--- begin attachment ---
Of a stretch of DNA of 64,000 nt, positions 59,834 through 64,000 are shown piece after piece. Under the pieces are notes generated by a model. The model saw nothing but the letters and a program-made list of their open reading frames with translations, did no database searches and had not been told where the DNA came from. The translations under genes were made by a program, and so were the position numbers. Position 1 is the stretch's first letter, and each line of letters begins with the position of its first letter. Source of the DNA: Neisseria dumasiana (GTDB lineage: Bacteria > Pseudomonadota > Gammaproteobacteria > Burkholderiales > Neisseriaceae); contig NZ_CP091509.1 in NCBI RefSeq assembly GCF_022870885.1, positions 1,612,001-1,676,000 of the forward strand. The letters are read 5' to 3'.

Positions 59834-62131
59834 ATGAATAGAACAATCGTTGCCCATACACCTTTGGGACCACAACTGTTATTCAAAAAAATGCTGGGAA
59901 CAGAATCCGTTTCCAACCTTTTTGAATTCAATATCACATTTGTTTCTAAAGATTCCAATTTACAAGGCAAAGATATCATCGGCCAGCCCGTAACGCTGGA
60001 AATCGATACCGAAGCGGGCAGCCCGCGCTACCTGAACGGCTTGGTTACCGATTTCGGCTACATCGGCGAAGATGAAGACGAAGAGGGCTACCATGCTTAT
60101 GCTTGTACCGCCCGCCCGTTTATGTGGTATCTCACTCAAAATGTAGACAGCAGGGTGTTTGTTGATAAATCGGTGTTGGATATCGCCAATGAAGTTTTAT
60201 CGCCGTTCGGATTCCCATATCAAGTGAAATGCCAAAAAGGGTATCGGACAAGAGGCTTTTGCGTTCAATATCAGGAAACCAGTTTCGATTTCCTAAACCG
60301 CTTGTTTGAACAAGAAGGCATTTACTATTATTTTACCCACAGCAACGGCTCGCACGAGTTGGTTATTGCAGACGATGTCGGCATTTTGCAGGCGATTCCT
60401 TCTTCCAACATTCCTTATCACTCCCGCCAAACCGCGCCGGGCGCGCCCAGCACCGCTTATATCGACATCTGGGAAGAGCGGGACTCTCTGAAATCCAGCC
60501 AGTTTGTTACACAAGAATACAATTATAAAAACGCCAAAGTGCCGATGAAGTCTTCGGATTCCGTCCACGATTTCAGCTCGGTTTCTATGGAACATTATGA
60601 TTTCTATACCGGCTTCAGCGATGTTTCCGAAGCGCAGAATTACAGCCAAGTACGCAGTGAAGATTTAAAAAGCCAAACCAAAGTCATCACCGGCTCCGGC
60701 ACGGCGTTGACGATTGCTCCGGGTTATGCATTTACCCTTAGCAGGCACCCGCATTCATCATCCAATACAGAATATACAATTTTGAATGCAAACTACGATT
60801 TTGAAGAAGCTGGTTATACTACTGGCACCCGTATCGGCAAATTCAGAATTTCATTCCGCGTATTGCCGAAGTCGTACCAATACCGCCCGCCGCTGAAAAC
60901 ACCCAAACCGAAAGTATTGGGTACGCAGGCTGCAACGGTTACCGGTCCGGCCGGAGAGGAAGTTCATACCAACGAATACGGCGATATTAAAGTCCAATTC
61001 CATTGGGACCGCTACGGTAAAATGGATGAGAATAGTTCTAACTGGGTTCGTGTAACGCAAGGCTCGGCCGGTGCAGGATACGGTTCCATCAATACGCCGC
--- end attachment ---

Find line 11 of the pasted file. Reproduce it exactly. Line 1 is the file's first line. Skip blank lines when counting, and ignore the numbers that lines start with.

60601 TTTCTATACCGGCTTCAGCGATGTTTCCGAAGCGCAGAATTACAGCCAAGTACGCAGTGAAGATTTAAAAAGCCAAACCAAAGTCATCACCGGCTCCGGC